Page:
This is the respiratory consisting of the trachea, larynx, pharynx, nose, bronchi and bronchioles. These structures are essential since it is the continuous pathway for the air to circulate in and out of the lungs.

Respiratory zone

            This respiratory structure lies inside the lungs and consists of structures like alveolar ducts, alveoli and bronchioles. These structures allow the breathed air to dispense into the capillaries of the lungs resulting in the exchange of gases for the release of carbon dioxide.

Movement of air from the outside to the inside of the body

            External air travels through the alveoli where it interacts with the blood through capillaries. The air either enters through the nasal cavity or the mouth where it is warmed and also small particles trapped by mucus. From there, the air passes through pharynx which acts as the passage for both air and food substances to travel downwards. The air comes into contact with glottis as it passes through larynx. From the trachea, the air travels towards the lungs. Bronchioles are fine pathways within the respiratory system. Oxygen is transferred to the alveoli where it is exchanged for carbon dioxide.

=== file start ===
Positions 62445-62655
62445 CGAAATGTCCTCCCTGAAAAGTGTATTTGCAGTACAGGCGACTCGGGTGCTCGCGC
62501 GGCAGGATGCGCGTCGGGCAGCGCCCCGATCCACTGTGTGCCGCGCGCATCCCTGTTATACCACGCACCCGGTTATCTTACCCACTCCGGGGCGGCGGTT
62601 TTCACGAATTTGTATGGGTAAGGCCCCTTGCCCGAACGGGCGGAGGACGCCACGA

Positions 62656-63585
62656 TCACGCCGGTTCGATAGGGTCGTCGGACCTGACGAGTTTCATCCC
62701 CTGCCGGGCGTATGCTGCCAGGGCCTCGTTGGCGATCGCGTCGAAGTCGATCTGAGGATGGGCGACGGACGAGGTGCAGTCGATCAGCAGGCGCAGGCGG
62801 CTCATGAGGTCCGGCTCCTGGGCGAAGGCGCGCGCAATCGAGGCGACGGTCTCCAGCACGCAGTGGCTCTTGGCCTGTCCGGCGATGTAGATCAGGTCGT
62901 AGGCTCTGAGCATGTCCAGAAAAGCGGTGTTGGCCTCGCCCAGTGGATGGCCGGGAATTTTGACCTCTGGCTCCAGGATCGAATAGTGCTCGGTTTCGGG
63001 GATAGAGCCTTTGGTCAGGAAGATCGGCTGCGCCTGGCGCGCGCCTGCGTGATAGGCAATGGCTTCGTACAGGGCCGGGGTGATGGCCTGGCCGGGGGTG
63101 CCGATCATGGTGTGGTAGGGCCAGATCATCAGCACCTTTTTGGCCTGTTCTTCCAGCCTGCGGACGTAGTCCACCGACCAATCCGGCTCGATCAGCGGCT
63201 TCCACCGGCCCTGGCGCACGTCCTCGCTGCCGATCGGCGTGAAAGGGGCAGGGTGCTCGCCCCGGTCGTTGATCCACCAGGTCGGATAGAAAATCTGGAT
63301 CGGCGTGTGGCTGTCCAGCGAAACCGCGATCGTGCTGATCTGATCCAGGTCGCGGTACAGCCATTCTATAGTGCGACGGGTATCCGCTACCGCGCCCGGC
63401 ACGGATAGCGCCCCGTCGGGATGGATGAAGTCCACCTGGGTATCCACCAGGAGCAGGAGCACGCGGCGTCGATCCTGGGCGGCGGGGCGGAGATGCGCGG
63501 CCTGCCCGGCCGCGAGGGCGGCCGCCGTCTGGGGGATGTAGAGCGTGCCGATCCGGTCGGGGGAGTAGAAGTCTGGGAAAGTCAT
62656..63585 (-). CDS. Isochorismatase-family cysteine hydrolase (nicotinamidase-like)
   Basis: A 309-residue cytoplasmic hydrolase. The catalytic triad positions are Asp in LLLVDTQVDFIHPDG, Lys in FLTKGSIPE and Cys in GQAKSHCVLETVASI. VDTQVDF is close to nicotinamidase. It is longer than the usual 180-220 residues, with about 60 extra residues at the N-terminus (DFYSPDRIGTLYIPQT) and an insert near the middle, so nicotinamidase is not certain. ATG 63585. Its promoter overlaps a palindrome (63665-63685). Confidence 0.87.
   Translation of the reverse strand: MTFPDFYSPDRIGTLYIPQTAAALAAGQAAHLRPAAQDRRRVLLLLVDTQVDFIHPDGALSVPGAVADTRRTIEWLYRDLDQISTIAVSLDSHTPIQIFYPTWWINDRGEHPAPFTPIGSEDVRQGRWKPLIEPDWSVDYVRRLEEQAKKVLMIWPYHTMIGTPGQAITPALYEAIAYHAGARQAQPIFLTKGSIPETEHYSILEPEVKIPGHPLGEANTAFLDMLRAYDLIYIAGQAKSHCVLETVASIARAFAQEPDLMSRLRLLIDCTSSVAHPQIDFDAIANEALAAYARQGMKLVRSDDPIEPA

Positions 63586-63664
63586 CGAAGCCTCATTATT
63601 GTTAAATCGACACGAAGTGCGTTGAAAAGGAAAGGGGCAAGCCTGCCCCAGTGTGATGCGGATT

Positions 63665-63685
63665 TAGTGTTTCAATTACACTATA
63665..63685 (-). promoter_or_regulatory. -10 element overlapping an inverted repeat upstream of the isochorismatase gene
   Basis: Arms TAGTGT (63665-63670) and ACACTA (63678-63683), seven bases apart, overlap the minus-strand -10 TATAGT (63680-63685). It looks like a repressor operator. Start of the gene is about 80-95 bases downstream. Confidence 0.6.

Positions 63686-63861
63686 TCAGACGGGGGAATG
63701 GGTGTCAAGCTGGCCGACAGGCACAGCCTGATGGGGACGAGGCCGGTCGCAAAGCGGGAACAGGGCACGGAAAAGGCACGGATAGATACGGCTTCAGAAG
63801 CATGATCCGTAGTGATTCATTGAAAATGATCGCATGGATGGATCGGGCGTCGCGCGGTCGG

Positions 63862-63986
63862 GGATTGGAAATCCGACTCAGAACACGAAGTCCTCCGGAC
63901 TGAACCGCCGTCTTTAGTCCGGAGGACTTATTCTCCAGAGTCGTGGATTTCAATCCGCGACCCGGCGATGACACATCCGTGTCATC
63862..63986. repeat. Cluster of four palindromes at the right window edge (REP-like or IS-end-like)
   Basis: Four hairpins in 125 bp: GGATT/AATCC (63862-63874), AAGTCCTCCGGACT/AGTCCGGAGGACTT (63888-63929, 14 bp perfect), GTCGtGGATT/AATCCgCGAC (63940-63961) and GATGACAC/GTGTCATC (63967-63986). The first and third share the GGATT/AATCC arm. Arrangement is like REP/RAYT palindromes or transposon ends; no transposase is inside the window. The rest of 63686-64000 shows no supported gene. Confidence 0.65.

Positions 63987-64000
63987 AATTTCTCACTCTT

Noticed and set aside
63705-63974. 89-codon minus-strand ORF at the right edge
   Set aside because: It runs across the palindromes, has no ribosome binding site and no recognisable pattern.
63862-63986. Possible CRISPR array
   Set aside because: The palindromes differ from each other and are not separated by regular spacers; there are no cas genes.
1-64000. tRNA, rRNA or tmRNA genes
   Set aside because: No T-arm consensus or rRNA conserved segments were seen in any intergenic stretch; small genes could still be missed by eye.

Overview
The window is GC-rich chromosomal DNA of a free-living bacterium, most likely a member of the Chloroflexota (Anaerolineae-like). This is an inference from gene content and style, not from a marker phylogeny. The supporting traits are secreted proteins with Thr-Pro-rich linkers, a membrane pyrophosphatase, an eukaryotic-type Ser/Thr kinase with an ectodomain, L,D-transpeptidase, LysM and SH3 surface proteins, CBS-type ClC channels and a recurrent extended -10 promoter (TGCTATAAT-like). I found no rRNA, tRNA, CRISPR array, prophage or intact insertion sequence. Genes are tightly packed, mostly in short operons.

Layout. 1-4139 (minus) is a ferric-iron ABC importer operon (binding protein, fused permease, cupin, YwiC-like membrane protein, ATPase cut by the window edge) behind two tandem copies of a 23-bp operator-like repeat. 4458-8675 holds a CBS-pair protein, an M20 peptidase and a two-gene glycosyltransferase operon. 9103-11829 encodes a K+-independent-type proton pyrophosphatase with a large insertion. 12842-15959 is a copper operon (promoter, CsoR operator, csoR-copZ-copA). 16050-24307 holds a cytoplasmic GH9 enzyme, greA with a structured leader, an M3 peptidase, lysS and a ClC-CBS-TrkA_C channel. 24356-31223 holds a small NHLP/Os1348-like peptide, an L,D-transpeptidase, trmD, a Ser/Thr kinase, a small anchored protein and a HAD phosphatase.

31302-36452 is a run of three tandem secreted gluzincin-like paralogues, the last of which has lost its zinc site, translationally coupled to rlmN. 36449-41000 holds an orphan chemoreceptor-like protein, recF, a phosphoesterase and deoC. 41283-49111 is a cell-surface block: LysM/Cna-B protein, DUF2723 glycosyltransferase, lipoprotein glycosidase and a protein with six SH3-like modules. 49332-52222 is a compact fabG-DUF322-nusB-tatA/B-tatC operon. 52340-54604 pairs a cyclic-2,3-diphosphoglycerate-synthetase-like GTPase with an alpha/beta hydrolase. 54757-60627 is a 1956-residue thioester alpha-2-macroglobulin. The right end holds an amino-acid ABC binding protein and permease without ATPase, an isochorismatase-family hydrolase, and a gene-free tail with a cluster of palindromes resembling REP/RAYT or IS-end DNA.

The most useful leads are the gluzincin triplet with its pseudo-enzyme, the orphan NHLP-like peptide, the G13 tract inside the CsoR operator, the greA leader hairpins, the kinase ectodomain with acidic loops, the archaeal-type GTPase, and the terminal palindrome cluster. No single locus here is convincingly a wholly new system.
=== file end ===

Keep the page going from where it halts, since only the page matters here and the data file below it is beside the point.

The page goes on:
These is a process involving the movement of intercostal muscles, ribs and the diaphragm to move the air in and out of the lungs.

Control of ventilation

            These is a process which allows a person to control and generally regulates amount of oxygen entering the body. These process is however, tightly controlled and monitored in the brain to keep the dissolved gases in the blood in a narrow physiologic range.  Effectors, sensors and central controllers are the factors which are the basic elements responsible for this respiratory control system to take place with accuracy.